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Anyway to find duplicate songs in Foobar?

I know you can remove duplicates, but is there a way to find duplicates (without having to look through the playlist too). Because, I know I have some when I converted some .mp4s into .mp3s. 

Anyway to find duplicate songs in Foobar?

Reply #1
Menu Edit -> Remove duplicates

Anyway to find duplicate songs in Foobar?

Reply #2
Oops, I conveyed the wrong message in my orignal post. Sorry about that. I meant, is there any way to list all duplicate files (I know you can remove them from a playlist) because I want to delete them.

Anyway to find duplicate songs in Foobar?

Reply #3
I'd like to know this too.

I don't want to remove duplicates, maybe there's a way of creating a new playlist of all the duplicates, so I can sort through them?

I'd like this because I have many single files which I can now delete because I have the tracks as part of an album.

Anyway to find duplicate songs in Foobar?

Reply #4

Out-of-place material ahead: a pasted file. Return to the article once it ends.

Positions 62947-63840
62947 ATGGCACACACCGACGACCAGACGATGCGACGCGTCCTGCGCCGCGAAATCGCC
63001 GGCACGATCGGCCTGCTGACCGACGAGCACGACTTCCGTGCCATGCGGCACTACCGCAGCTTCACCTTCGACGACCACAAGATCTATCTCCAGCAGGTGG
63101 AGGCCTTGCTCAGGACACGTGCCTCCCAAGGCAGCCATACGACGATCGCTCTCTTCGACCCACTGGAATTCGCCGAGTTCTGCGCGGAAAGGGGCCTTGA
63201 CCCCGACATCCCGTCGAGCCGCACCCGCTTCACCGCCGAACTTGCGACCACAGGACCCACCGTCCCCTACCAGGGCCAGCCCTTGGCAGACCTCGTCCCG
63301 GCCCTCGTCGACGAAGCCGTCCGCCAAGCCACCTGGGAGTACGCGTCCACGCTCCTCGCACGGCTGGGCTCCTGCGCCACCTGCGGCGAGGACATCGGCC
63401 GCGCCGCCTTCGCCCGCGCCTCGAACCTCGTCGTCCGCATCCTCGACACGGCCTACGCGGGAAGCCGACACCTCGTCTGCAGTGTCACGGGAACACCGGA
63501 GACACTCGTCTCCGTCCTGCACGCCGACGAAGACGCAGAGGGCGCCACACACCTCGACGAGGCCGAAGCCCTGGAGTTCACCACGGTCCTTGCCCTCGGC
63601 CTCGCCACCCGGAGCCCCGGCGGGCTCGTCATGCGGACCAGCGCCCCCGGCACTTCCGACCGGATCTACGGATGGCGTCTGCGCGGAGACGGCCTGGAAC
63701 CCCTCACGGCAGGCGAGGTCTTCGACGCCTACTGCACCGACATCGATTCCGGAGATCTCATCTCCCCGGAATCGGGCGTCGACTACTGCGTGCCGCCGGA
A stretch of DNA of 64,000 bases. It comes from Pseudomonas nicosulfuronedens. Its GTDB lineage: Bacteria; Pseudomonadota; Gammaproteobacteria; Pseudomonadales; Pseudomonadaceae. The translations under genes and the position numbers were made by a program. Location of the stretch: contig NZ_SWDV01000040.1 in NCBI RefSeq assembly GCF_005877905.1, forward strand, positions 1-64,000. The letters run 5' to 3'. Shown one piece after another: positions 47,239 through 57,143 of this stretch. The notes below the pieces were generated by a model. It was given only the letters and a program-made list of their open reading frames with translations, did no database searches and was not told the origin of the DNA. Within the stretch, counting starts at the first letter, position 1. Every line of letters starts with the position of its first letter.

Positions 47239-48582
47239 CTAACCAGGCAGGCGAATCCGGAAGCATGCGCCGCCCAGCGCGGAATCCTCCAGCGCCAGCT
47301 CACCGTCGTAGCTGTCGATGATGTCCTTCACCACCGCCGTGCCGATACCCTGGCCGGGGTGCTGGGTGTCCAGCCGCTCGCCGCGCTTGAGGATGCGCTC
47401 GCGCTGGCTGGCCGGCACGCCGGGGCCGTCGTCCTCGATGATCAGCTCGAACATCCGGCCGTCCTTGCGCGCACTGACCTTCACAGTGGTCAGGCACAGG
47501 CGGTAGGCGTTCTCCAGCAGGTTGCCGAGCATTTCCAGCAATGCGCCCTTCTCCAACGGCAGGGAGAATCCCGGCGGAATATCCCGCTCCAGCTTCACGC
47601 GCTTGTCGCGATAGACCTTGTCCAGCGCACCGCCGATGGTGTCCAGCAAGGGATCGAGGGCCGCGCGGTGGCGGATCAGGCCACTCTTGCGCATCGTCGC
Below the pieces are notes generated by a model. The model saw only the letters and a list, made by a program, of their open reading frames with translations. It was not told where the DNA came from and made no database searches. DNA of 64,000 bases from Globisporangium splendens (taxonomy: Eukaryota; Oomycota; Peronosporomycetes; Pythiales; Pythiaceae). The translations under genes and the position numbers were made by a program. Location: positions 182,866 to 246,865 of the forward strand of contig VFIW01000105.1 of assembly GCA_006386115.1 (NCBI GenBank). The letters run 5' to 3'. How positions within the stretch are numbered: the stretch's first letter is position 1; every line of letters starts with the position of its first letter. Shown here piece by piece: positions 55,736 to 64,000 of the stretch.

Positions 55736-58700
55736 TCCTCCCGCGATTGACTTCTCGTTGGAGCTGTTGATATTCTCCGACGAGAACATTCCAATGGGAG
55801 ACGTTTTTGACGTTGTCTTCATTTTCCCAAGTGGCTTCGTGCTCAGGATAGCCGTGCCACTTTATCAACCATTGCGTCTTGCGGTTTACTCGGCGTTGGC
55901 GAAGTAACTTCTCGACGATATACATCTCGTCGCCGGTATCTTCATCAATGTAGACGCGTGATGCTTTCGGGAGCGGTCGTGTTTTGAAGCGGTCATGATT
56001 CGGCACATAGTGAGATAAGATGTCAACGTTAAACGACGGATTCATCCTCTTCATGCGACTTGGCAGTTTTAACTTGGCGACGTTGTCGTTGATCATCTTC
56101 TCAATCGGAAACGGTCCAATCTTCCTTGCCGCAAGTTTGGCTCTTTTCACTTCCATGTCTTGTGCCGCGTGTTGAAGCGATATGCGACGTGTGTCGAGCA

I've been using a Windows Explorer replacement called Directory Opus.  It does some pretty powerful things, and for those who like foobar2000 because of the level of possible customization, it might be great.

You can create 'collections' which are often the results of a Find, and there is a special function for making a collection based on duplicates (determined by chosen parameters).  You see the duplicate files, and delete the ones you wish to delete.

It is a bit expensive, but it comes with a 60-day free trial.  It has good support, as well.


Anyway to find duplicate songs in Foobar?

Reply #5
Could you sort by Song Title or is that not what you're trying to do either?

Anyway to find duplicate songs in Foobar?

Reply #6
I've wanted to perform a similar action, as my library has become particularly agglomerative, with lots of overlap between collections.  I've been playing around with the Playlist Tree plugin and its the nested query function as a solution to this problem.  I'm a newbie to all this, having downloaded Playlist Tree last week and having no programming background, so I'm still in the "playing" stages right now and don't have a fool-proof response.  However, here's what I have so far.

1. Under Criteria: Type in an autoplaylist query that will narrow the scope of your duplicate search.  Alternatively, you can leave this field blank and search your entire database.  So if, for example, you have a collection with an album tag labeled "Top 500 Hits of Last year," you would type, album IS "Top 500 Hits of Last Year." (or alternatively use "album HAS" for nonexact searches). Only duplicates emanating from that collection will be found.  *See explanation below

2. Under Format:
Code: [Select]
@query<%artist% - %title%;@database;title HAS %title% AND artist HAS %artist%;'%artist% - %title%'>